Observing the data taken over 2019, the months that came in with the worst readings of pollution were in the middle portion of the year, with one prominent spike of PM2.5 being recorded in the earlier months but being somewhat of an abnormality.
Yokohama lacks any distinct massive jumps in pollution levels, as is sometimes seen in some of the more polluted cities across Asia, instead tending towards extended periods of mildly raised air pollution levels. May through to September could be seen as being the ‘most polluted’ period of the year, although every month still fell into the good ratings category, never jumping above 12 μg/m³. Despite these mild times of pollution, they fell outside of the WHO's target goal of 10 μg/m³ or less, and thus can be counted as more polluted, relatively speaking.
The month that came in with the worst overall reading of PM2.5 was in February, with a number of 13.6 μg/m³ being recorded, making it the only month of the year to fall into the ‘moderate’ ratings bracket. This bracket requires a PM2.5 reading of anywhere between 12.1 to 35.4 μg/m³ to be classed as such, and represents a change from where the air quality starts to move up to levels where it may be detrimental to certain demographics of the population.
In contrast to the previous question, the months that came in with the cleanest air quality readings were fairly sporadic, not following any particular pattern as is sometimes the case in cities across Asia, due to seasonal factors or related activities denoting heightened pollution, such as the forest and farmland fires in Indonesia affecting pollution levels in Malaysia, South Thailand and Singapore.
Looking at the data, the months that came in with the cleanest readings of PM2.5 were January, April, October and November, all of which fell within the WHO's target goal of 10 μg/m³ or less. Their readings in order were 8.9 μg/m³, 9.7 μg/m³, 8.6 μg/m³ and 8.7 μg/m³ respectively. This showed that October was the cleanest month by a small margin, with all the aforementioned months coming in with the most optimal qualities of air.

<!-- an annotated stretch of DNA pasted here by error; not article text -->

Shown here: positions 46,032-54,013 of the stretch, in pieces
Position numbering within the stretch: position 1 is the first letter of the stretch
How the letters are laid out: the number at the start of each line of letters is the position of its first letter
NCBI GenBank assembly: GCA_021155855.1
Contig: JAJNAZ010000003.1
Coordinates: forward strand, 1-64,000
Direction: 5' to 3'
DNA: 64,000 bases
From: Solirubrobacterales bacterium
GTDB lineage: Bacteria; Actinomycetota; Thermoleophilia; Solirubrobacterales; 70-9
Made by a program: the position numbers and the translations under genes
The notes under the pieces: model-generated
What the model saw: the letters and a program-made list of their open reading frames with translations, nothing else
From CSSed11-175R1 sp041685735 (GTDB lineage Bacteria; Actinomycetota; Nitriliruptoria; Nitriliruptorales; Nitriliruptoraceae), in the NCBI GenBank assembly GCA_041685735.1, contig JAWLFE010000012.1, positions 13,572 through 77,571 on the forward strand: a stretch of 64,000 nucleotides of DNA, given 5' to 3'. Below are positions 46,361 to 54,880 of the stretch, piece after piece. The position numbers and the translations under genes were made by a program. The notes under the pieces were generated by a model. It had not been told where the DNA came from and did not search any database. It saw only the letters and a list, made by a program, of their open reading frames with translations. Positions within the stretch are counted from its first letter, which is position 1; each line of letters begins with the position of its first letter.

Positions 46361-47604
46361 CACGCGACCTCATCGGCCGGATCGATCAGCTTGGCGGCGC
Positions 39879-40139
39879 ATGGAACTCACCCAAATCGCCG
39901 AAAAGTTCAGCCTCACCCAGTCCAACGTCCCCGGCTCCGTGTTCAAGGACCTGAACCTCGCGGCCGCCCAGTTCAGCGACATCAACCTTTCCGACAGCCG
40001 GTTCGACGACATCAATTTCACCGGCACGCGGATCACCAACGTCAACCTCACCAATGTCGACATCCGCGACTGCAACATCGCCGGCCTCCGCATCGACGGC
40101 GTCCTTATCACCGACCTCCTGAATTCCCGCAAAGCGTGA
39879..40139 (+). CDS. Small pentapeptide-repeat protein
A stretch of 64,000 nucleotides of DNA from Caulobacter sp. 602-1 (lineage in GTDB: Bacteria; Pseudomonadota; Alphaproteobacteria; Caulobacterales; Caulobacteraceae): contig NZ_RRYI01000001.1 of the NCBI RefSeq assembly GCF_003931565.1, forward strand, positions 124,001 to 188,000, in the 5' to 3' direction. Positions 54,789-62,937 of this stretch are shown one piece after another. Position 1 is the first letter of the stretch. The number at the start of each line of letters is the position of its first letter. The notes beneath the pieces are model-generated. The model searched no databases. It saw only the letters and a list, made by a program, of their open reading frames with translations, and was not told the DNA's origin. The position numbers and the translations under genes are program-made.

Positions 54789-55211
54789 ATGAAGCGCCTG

With much of its pollution emanating from sources such as car, lorry and truck fumes, as well as from industrial areas of factories, alongside any industrial effluence being released into the air from whatever item or material is being produced at these factories (for example, factories involved in the production or recycling of plastic items often will inevitably release burnt plastic fumes into the air).
The main pollutants coming from cars would be nitrogen dioxide (NO2) and sulfur dioxide (SO2), with nitrogen dioxide being the most prominent in its release from vehicles, with known side effects being breathlessness in those who are exposed, as well as damage or rapid aging to the lung tissues over longer periods of time, as well as the triggering of respiratory diseases such as asthma, pneumonia or bronchitis.
Other pollutants would be released from factory areas, particularly those running on coal or other fossil fuels, giving off fine particulate matter such as black carbon, as well as volatile organic compounds (VOC's) and polycyclic aromatic hydrocarbons. Some examples of VOC's would include benzene, formaldehyde and xylene. All are hazardous to human health and very easy to respire, but the most prominent pollutants would be the ones coming from vehicular sources, such as the aforementioned nitrogen and sulfur dioxides.